A Wal-Mart worker died after being trampled when hundreds of shoppers smashed through the doors of a Long Island store Friday morning, police and witnesses said.
The 34-year-old worker, employed as an overnight stock clerk, tried to hold back the unruly crowds just after the Valley Stream store opened at 5 a.m.
Witnesses said the surging throngs of shoppers knocked the man down. He fell and was stepped on. As he gasped for air, shoppers ran over and around him.
“He was bum-rushed by 200 people,” said Jimmy Overby, 43, a co-worker. “They took the doors off the hinges. He was trampled and killed in front of me. They took me down too…I literally had to fight people off my back.”
The unidentified victim was rushed to an area hospital, where he was pronounced dead at 6:03 a.m., police said.
The cause of death was pending.
A 28-year-old pregnant woman was knocked to the floor during the mad rush. She was hospitalized for observation, police said.
Three other shoppers suffered minor injuries, cops said.
Before police shut down the store, eager shoppers streamed past emergency crews as they worked furiously to save the store clerk’s life.
“They were working on him, but you could see he was dead, said Halcyon Alexander, 29. “People were still coming through.”
Only a few stopped.
“They’re savages,” said shopper Kimberly Cribbs, 27. “It’s sad. It’s terrible.”
Well what were you expecting, dear. It’s Wal-Mart.
“Wal-Mart Stores, Inc. (or Walmart as written in its new logo) is an American public corporation that runs a chain of large, discount department stores. It is the world’s largest public corporation by revenue, according to the 2008 Fortune Global 500. Founded by Sam Walton in 1962, it was incorporated on October 31, 1969, and listed on the New York Stock Exchange in 1972. It is the largest private employer in the world and the fourth largest utility or commercial employer, trailing the British National Health Service, and the Indian Railways. Wal-Mart is the largest grocery retailer in the United States, with an estimated 20% of the retail grocery and consumables business. It also owns and operates the North American company, Sam’s Club.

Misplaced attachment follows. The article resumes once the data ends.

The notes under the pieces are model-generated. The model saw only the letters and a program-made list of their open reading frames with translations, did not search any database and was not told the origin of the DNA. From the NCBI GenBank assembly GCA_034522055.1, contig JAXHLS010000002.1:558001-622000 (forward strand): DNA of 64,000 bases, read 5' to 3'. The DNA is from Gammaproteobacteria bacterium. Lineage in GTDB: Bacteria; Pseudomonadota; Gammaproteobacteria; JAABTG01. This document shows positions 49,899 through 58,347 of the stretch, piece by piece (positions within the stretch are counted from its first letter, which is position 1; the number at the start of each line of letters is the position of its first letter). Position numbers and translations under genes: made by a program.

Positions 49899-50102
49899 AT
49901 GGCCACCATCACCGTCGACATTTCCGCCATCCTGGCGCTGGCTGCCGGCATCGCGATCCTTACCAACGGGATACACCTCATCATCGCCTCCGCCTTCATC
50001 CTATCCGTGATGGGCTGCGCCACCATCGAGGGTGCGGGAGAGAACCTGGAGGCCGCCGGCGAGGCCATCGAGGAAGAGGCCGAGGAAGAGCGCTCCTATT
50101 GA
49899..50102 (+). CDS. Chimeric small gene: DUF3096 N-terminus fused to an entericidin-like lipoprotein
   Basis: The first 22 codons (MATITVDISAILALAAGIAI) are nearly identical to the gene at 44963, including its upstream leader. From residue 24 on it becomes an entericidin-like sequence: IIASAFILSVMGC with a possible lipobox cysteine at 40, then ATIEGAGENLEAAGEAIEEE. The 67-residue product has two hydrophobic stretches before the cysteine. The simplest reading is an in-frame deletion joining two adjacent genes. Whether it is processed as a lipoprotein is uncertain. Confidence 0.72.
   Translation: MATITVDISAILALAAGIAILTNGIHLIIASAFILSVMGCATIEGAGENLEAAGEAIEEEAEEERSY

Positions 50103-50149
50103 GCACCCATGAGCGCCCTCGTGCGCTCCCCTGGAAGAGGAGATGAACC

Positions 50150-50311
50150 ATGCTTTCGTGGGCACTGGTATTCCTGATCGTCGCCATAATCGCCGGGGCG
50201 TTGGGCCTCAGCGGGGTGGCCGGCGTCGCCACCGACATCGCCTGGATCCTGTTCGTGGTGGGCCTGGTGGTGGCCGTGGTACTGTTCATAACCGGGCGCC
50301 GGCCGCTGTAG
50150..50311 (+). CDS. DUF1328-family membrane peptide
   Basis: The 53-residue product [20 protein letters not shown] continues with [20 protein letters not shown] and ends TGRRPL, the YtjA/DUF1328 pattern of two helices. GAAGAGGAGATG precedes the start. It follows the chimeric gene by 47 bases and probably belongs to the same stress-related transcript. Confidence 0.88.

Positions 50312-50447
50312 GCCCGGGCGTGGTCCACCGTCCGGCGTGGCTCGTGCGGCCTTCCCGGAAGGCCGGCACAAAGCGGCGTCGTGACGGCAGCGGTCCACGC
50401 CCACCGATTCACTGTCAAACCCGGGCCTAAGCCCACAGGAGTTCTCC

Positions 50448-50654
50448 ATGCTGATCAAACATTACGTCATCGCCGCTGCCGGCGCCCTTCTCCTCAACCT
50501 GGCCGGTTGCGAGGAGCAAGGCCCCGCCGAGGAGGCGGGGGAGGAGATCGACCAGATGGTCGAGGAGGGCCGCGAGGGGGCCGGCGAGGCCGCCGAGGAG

It operates in Mexico as Walmex, in the UK as ASDA, and in Japan as Seiyu. It has wholly owned operations in Argentina, Brazil, Canada, and Puerto Rico. Wal-Mart’s investments outside North America have had mixed results: its operations in South America and China are highly successful, while it was forced to pull out of Germany and South Korea when ventures there were unsuccessful.
Wal-Mart has been criticized by some community groups, women’s rights groups, grassroots organizations, and labor unions, specifically for its extensive foreign product sourcing, low rates of employee health insurance enrollment, resistance to union representation, and alleged sexism.”
Clean-Up on Aisle 3!!!!!